The Most Common Swimming Injuries And How To Minimise Your Risk
Swimming is supposed to be very therapeutic. Of course, it can also be a lot of fun to splash around in the pool. In fact, swimming is often the recommended form of exercise for people recovering from injuries, because it minimizes the load on injured joints.
However, swimming is not without risk! Although generally very good for you, it is possible to injure yourself while swimming. Here are the most common injuries and what you should be doing about them.
When you swim you move your arm and this means your shoulder joint is rotating. This is what it is designed for. However, when you are constantly rotating your joint it places strain on the muscles and rotator cuffs. Repeat the action too many times and you will damage the tissue, preventing you from swimming while it heals.
To avoid this, use the correct stroke and take regular breaks. You can also chat with a reputable physiotherapist Concord to find out the best exercises for strengthening your shoulders and reducing the risk.
When you are swimming you are either trying to keep your head above water while doing breaststroke, or you are thrashing your head from side to side while doing the crawl. Both things place a strain on your neck as it is being contorted into an unusual position.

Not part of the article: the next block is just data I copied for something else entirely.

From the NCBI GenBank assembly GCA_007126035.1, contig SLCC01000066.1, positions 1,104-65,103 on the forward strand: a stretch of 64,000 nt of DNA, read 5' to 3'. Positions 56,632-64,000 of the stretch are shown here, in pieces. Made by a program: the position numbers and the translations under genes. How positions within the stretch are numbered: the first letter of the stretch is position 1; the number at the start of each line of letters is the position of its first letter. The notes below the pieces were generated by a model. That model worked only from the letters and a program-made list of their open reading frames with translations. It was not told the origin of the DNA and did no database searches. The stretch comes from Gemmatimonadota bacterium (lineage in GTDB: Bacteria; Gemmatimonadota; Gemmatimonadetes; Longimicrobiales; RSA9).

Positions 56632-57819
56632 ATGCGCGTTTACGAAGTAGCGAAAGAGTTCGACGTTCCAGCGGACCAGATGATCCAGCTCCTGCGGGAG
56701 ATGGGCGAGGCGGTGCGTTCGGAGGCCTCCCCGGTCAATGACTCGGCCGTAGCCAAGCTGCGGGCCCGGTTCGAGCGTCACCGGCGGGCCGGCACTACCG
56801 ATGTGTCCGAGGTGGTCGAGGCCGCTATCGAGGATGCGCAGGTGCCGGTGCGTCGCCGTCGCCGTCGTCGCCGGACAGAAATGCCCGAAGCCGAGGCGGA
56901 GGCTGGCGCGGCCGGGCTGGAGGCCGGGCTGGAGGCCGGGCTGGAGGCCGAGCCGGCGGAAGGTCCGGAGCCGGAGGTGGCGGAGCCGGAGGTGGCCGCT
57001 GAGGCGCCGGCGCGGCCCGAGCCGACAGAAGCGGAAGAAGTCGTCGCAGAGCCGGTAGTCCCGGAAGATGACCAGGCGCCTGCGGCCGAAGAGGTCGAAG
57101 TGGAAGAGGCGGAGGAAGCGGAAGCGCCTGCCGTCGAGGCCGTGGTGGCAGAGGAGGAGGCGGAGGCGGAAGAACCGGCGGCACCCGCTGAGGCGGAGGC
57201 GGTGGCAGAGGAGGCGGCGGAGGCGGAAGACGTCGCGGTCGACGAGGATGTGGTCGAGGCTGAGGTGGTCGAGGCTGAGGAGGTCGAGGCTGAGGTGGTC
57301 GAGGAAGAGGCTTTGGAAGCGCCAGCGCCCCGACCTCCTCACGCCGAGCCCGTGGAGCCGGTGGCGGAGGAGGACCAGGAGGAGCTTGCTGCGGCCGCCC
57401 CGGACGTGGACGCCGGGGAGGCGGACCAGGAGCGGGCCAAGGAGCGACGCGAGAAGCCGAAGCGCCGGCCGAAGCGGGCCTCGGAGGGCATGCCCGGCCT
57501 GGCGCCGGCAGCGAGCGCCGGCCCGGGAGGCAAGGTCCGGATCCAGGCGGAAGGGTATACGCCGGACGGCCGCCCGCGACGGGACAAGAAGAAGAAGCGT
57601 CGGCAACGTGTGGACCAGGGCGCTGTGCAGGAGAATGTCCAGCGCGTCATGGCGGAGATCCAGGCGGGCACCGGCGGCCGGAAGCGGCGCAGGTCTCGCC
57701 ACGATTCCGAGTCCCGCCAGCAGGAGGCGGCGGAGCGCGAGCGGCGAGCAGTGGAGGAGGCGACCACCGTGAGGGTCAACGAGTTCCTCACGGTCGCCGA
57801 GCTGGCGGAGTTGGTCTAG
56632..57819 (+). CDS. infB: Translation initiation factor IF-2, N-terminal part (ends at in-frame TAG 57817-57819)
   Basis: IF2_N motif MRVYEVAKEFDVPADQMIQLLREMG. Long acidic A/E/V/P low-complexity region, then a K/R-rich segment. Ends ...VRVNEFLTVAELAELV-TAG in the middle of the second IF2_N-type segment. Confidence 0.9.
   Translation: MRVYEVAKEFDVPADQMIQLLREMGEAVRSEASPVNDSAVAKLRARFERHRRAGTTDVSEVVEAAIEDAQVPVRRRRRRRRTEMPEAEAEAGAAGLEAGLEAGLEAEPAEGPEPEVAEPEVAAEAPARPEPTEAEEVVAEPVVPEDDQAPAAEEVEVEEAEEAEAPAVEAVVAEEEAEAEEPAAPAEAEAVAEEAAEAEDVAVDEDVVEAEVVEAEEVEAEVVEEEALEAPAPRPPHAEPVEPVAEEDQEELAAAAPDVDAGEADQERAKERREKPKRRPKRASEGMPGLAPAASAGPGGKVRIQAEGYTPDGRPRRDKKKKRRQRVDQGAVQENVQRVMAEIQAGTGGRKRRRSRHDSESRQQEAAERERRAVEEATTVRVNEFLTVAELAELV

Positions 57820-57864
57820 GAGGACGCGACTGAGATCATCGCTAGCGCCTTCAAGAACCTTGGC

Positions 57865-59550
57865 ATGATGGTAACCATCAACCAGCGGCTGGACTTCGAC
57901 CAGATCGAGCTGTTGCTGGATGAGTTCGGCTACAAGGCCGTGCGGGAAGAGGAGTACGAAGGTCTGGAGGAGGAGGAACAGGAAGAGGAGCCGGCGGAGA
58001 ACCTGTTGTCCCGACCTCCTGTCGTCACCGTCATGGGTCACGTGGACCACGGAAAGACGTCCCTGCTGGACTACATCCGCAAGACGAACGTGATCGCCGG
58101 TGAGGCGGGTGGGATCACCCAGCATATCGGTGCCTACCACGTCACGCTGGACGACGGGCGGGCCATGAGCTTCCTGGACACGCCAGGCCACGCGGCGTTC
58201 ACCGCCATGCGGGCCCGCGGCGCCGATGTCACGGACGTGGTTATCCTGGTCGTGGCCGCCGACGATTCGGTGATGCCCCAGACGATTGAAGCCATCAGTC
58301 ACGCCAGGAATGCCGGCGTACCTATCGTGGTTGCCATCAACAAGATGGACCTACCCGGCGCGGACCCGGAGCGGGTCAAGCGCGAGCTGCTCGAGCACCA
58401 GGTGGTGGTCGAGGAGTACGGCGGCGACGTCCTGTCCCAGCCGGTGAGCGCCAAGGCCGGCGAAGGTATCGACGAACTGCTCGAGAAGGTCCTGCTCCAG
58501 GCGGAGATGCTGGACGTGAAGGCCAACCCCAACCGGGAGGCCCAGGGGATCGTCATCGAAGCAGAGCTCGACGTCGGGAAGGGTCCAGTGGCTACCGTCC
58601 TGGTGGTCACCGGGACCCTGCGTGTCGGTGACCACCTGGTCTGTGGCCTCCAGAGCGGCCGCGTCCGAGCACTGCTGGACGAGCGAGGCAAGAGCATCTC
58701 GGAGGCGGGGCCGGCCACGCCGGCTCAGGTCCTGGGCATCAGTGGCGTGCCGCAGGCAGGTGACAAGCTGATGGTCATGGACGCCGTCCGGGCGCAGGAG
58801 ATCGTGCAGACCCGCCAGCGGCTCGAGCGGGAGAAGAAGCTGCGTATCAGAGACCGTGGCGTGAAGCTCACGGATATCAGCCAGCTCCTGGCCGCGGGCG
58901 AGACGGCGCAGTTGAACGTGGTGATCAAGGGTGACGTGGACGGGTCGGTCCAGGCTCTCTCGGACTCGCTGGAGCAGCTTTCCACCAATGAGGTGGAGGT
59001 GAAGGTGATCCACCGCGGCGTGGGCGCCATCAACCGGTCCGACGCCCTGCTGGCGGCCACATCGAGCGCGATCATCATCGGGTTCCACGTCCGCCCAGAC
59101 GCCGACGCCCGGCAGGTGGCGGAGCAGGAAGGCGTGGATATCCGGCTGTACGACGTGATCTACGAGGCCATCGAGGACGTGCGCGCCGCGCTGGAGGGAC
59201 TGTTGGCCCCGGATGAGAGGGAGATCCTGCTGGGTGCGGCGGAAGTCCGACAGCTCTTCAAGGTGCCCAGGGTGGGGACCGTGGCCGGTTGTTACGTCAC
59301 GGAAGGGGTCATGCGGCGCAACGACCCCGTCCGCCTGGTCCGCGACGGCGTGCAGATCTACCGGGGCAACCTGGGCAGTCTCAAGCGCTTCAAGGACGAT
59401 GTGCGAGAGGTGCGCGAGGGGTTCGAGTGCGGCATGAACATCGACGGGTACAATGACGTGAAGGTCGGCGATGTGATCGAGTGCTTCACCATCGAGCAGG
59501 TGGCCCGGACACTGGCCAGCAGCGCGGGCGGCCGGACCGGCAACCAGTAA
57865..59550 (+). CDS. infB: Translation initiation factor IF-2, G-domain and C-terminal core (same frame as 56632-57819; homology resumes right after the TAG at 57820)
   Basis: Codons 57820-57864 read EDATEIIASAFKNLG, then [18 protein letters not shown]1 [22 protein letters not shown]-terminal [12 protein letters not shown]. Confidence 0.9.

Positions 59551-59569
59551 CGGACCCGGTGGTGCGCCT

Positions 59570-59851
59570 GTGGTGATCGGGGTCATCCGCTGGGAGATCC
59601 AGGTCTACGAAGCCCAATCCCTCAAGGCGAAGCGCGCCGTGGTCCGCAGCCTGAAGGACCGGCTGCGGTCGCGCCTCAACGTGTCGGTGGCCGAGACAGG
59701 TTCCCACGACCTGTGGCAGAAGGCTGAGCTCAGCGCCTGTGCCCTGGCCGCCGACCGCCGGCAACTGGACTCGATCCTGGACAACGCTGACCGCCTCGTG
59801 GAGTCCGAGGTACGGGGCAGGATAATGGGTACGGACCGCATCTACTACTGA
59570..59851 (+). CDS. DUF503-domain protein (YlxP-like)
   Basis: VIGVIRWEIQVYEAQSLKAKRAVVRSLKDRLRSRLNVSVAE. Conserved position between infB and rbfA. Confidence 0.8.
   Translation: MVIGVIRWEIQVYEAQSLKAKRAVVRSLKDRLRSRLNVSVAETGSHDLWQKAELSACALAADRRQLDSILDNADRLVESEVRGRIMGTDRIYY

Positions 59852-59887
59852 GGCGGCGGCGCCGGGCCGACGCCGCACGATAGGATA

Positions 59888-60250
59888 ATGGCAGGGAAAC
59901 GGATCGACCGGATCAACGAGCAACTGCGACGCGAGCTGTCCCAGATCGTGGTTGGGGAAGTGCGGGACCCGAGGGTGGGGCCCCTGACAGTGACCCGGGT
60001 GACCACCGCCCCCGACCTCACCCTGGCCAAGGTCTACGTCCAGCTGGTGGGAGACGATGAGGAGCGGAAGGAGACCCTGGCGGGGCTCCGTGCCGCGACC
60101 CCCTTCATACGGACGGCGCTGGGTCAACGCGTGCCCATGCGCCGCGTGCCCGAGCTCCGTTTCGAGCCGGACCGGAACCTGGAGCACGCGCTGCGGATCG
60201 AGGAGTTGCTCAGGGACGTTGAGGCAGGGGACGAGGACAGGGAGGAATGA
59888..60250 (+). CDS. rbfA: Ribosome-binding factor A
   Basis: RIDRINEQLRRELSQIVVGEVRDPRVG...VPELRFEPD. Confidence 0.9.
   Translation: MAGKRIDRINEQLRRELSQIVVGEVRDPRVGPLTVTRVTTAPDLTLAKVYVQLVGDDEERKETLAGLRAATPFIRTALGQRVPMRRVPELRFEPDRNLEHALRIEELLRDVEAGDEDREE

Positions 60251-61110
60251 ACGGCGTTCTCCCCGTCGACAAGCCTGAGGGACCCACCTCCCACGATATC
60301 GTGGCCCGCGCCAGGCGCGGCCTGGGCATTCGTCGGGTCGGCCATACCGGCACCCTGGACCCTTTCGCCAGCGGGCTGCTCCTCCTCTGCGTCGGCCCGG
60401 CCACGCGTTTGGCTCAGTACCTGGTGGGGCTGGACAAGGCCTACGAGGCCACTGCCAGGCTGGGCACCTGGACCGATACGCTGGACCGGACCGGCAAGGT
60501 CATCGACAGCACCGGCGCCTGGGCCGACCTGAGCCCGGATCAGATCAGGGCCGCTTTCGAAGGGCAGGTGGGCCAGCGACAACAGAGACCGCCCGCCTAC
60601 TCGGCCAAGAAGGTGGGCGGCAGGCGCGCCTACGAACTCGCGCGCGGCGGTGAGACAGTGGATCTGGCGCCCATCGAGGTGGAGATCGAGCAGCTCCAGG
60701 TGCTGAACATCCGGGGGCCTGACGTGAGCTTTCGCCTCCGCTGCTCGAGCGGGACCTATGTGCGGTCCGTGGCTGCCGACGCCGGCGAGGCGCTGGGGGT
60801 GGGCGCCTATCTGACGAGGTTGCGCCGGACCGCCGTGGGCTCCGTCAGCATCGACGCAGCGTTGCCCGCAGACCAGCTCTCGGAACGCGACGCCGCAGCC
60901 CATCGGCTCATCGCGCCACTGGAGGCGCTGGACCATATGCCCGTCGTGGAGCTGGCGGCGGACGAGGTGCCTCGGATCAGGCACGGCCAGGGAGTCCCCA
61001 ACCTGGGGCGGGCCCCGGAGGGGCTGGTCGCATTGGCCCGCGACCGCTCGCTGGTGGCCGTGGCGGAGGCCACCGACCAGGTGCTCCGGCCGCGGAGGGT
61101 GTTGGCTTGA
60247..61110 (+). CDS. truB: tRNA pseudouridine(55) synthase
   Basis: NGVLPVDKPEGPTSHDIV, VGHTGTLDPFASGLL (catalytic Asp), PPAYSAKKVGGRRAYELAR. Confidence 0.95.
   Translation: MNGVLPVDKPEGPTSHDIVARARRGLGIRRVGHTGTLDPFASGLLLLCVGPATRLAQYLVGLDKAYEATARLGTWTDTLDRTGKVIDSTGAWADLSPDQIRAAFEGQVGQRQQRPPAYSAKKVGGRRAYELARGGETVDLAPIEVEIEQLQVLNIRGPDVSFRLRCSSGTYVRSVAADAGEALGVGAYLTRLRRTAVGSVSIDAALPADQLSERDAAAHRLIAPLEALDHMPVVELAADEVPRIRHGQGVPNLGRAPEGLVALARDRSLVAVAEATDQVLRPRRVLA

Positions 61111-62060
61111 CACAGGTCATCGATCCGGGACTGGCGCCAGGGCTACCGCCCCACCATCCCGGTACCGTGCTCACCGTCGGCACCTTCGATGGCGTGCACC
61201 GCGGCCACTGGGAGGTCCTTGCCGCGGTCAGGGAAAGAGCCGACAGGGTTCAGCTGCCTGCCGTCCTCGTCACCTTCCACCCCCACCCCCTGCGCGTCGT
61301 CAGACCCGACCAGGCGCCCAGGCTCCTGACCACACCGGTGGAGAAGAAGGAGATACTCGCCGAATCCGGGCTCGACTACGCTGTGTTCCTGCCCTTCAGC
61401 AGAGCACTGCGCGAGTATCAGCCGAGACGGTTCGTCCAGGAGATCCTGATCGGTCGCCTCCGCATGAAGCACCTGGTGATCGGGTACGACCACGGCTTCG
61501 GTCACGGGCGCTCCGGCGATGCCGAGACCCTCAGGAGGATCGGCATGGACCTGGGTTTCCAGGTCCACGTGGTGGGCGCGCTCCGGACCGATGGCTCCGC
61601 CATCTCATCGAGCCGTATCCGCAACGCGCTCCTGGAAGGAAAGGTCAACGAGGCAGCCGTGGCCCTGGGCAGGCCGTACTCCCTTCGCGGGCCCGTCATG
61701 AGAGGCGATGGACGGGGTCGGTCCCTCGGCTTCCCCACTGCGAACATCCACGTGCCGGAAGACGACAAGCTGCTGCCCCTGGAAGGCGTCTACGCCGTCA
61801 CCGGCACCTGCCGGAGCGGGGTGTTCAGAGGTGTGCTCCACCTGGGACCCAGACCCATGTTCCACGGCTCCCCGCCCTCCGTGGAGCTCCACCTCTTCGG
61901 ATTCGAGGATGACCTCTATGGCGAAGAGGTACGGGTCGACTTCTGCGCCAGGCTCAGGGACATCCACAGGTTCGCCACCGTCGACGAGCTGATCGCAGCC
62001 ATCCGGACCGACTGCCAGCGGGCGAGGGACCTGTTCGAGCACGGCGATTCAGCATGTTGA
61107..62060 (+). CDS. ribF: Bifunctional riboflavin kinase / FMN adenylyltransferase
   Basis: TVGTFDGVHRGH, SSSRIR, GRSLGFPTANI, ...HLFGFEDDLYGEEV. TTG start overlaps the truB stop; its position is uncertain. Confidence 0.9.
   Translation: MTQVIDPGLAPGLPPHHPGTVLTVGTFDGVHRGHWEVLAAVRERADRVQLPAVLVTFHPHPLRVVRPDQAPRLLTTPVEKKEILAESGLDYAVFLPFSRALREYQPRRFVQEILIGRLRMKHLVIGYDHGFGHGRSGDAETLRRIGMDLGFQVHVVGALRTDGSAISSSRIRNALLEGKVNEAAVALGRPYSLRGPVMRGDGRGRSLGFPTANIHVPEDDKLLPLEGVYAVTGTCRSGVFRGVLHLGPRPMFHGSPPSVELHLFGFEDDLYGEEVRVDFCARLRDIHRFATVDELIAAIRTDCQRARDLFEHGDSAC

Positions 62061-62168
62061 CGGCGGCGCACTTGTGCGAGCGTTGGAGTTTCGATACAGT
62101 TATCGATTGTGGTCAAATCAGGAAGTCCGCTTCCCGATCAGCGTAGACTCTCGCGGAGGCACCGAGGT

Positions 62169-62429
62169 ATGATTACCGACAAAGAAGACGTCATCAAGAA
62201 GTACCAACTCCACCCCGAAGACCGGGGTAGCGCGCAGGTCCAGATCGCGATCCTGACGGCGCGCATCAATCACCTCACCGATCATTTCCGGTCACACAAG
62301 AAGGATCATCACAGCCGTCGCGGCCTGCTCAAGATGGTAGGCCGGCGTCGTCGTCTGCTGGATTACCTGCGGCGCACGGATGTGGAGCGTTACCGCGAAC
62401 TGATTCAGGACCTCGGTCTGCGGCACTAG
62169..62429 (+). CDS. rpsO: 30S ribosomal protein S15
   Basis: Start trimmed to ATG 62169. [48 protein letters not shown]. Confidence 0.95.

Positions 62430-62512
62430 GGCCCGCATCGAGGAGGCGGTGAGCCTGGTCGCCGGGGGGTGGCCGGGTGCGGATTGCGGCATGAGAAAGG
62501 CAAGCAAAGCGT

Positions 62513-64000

The best way to avoid this is to twist your body when breathing, not your neck. It can also help to switch between different strokes. After all, variety is the spice of life!
This is a common issue for people that always use breaststroke. It’s not generally an issue when you are relaxed swimming. But, if you’re in a competitive environment then you can injury your knee. This is done because your feet face outward when doing breaststroke. It’s not normal and the repetitive nature means you can accidentally damage the ligaments.
You’ll need to stop swimming and do specific exercises to allow your knee to heal and grow stronger before you swim again.
Of course, it will also help if you make sure you use the proper technique. You can also strengthen your knees by undertaking some strength training outside of the pool.
You’ve probably heard of this one and almost everyone that goes swimming gets it at some point.
It usually happens when you have been swimming in water with a high level of bacteria. The bacteria can get into your ears and will cause a variety of issues. This includes itchy ears, clogged ears, muffled hearing, and even sensitivity.
It’s important to wash your ears after swimming and use a cotton swab to gently make sure they are clean.
If this doesn’t work and it starts to get worse the doctor will clean your ears and, if necessary, give you medicated drops. You will have to avoid swimming until the infection has cleared up.
Swimming is still a great activity, just make sure you are aware of the above and take the appropriate action if necessary.